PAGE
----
The Quest for a Computational Science in Geography
|Author:||Chris Bone University of Oregon|
|Date:||November 01, 2012|
Most people have never consider how critical the role of Computer Science has been and continues to be to the discipline of Geography. However, Geography has become inherently computational in recent years due to the emergence of of web-based mapping, social media, location-based services, mobile devies, big spatial data and location analytics. In fact, without the support of computational sciences, it can easily be argued that the relevance of Geography in young generations would be greatly diminished. Yet, Geography still struggles with how to define its own field of Geographic Information Science. This presentation will explore the rise of a computational geography over the past fifty years and shed light on its challenges, critiques and resurgence in an era dominated by geospatial data and technologies.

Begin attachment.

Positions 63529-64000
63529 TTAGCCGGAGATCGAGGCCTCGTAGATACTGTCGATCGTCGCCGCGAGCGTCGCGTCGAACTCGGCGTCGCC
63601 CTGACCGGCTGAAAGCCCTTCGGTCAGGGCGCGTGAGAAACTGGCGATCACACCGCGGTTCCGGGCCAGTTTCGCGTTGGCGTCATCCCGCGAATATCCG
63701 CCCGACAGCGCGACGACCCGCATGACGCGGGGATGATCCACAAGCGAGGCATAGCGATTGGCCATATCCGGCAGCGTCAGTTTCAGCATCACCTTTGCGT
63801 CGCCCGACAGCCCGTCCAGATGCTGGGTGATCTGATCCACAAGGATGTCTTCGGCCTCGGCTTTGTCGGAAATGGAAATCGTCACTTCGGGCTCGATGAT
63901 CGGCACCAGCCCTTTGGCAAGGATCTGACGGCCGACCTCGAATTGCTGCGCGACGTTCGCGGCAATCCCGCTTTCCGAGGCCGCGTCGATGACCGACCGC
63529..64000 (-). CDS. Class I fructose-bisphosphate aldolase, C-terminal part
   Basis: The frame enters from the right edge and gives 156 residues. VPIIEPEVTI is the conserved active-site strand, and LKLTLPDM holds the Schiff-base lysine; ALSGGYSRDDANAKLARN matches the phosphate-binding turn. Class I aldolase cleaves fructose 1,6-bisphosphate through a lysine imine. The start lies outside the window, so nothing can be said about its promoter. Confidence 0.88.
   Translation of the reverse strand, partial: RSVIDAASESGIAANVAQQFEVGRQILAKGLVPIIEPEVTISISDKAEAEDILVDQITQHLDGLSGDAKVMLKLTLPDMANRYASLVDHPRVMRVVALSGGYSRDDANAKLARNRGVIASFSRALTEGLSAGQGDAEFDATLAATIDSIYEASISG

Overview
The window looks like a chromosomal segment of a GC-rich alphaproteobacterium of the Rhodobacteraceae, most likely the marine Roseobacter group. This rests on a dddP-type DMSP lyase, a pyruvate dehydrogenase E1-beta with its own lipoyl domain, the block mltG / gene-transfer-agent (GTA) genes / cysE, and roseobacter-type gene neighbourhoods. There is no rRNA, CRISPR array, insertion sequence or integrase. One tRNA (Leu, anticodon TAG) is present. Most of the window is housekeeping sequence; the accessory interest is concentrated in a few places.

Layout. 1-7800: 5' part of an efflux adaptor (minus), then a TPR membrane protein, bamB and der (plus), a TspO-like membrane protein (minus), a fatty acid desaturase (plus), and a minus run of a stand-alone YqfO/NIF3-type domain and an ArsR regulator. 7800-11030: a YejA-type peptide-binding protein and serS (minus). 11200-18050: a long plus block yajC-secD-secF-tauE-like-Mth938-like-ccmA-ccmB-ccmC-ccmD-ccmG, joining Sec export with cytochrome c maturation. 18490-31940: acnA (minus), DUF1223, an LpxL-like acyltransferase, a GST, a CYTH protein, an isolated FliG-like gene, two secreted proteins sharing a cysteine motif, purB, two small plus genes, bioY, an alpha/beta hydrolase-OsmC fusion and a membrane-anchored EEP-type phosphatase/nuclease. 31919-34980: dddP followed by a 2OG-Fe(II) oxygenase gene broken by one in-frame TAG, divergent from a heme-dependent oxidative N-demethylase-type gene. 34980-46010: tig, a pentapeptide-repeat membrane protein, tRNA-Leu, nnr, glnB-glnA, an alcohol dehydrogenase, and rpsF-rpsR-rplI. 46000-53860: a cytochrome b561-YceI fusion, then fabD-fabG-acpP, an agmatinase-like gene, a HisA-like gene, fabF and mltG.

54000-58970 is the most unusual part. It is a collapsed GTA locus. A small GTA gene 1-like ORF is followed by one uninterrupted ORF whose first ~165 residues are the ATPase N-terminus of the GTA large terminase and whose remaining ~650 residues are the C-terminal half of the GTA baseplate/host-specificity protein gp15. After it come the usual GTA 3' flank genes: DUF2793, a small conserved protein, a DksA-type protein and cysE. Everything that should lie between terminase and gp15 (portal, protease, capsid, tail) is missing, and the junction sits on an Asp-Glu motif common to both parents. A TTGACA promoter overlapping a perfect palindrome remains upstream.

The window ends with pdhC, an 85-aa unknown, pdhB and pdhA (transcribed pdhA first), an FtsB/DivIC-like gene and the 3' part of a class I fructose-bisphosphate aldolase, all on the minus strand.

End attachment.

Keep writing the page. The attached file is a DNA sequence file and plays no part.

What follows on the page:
Dr. Chris Bone is an Assistant Professor in Geography at the University of Oregon whose research focuses on agent-based modeling of human-environment interactions and landscape dynamics. Chris' main research projects include developing risk mapping for invasive forest pathogens and modeling large-scale forest insect disturbances. His teaching is centered on Geographic Information Science, modeling and geospatial technologies.